Cowbridge

    The sitting member, a timber merchant at Pendoylan, who had captured the seat three years previously, was now returned unopposed.

    Gadlys

    Griffith George was opposed by Charles Vicary who described himself as a 'progressive' and a trade union candidate. Vicary claimed that there were no differences between him and George on a number of issues and denied George's claims that the contest was a sectarian one owing to Vicary being a churchman. George, first elected in 1904, held the seat by a far more comfortable majority than at his initial election.

    Llantrisant

    Blandy Jenkins was again returned unopposed.

    Llwydcoed

    Rees Llewellyn was again returned unopposed.

    Llwynypia and Clydach

    James Evans, grocer, elected following Richard Lewis's election as alderman in 1901, was returned unopposed.

    Loughor and Penderry

    Llewelyn, sitting member and a member of the authority since its formation, was opposed by W.E. Morgan, miners' agent in the Western District of the South Wales Miners' Federation and a well known labour leader. Llewelyn, in view of his status as a landowner and employer, attracted widespread support and favourable reports of his public meetings appeared in the Cambrian newspaper. At the election, Llewelyn was said to have majority support in Gorseinon and Gowerton, although Tirdeunaw was said to favour Llewelyn. After his defeat, Morgan stated that as a working man he had only been campaigning for a week.

    Maesteg

    This was a fierce contest between Evan Davies, solicitor to the local miners' union and described by opponents as the Federation candidate and J.P. Gibbon, chairman of Maesteg Urban District Council and a local mineral agent. Davies responded to attacks by describing Gibbon as the candidate of North's Navigation collieries whoi had nnot been adopted by any public meeting or organisation Vernon Hartshorn played a prominent role in Davies's campaign and even brought Adela Pankhurst to address his final meeting, something which was not welcomed universally.

    Margam

    The Liberal candidate, who captured the seat three years previously, narrowly held on. The Conservatives had been confident of victory and the result was said to have been witnessed by one of the largest crowds seen in Port Talbot for many years.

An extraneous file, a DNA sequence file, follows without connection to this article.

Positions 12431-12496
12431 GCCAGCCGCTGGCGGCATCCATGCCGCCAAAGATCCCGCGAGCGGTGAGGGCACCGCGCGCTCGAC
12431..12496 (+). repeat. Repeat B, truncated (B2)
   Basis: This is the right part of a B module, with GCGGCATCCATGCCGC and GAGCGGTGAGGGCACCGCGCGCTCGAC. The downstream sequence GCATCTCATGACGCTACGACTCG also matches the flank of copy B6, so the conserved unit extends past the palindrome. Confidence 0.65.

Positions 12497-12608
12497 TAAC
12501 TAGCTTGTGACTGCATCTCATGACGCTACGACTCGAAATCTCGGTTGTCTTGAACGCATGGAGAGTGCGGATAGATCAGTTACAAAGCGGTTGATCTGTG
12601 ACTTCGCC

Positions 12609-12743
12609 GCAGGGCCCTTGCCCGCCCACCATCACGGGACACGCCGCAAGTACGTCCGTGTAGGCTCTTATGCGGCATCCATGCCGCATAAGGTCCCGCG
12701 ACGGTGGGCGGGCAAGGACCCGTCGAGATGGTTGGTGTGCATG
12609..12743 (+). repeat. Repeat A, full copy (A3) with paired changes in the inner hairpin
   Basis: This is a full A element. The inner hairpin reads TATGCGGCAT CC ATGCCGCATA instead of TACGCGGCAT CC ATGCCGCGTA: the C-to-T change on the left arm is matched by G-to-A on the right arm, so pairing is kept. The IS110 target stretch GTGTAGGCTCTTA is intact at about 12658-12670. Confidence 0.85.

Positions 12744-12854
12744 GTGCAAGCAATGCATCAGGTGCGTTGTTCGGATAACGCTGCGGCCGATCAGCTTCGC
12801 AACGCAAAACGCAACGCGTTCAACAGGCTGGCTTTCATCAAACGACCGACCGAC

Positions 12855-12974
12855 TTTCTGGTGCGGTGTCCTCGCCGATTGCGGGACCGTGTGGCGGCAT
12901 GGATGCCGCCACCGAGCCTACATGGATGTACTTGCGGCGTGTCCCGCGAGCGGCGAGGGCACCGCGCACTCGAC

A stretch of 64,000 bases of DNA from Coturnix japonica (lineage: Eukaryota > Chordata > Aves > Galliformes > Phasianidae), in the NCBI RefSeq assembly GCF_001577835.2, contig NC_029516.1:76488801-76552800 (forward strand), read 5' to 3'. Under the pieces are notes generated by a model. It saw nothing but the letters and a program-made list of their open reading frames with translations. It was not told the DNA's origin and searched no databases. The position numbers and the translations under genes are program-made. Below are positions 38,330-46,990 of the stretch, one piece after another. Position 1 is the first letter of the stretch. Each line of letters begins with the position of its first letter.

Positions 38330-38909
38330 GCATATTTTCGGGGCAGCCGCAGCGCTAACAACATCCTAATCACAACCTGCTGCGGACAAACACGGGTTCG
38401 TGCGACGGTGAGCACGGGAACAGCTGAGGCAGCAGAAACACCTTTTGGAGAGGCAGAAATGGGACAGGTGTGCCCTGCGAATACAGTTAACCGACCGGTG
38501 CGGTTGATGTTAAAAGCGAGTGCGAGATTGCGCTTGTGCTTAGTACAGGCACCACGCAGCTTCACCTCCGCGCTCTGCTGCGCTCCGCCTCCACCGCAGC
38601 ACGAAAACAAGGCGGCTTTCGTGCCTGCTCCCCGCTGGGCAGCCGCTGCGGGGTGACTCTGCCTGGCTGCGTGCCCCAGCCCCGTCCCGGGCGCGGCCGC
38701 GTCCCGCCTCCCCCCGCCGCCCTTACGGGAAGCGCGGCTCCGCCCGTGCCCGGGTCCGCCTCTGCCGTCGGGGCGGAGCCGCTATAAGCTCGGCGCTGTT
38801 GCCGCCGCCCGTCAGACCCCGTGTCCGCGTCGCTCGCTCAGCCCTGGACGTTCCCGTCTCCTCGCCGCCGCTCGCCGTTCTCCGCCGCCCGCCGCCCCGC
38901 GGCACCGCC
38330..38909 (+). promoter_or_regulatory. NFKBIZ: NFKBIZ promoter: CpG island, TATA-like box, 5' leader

Neath (South)

    At the previous election, Trick had stood as a Conservative.

    Newcastle by-election

    The Conservative won a surprising victory in an election largely fought on the issue of education.

    Ogmore

    The sitting member, a timber merchant of Porthcawl, was returned unopposed after the former member, J.D. Nicholl of Merthyr Mawr, declined to oppose him.

    Ogmore Valley

    David John Thomas, surgeon of Nantymoel, was returned unopposed. A mass meeting of workmen at Nantymoel had decided not to field a labour candidate and to concentrate on the district elections.

    Pentre

    E.T. Davies, auctioneer, had been elected at a by-election following Elias Henry Davies's appointment as alderman in 1902. He was now returned unopposed.

    Pontardawe

    Having defeated the Liberal candidate by won vote only in 1904, the sitting member, Frank Gilbertson was now opposed by a Labour candidate, Johnny James, check weigher at Cwmgors Colliery. James fared less well than his predecessor, however, in seeking to oust Gilbertson.

    Pontypridd

    The seat was now known as Pontypridd and Rhondda

    Penygraig

    Penygraig appears to be a new ward.

    Sketty

    John Davies had been defeated in the two previous elections but was now returned unopposed.

    Treforest

    James Roberts had won the seat at a by-election following the death of the previous member, David Leyshon

    Treherbert by-election

    Enoch Davies, originally returned in 1901 following William Morgan's re-election as alderman, was re-elected after a close fight with another Liberal.

    Treorchy

    Thomas Jones, Co-operative stores manager, was returned unopposed.

    Trealaw and Tonypandy

    D.W. Davies, the member since 1898, was returned unopposed for the second successive election.

    Tylorstown and Ynyshir

    Sitting councillor Dr T.H. Morris stood down to allow Alderman W.H. Mathias to be returned unopposed.

    Ystrad

    Clifford Cory, the member since 1892, was once again returned unopposed.

    References

    Glamorgan County Council election, 1907 Wikipedia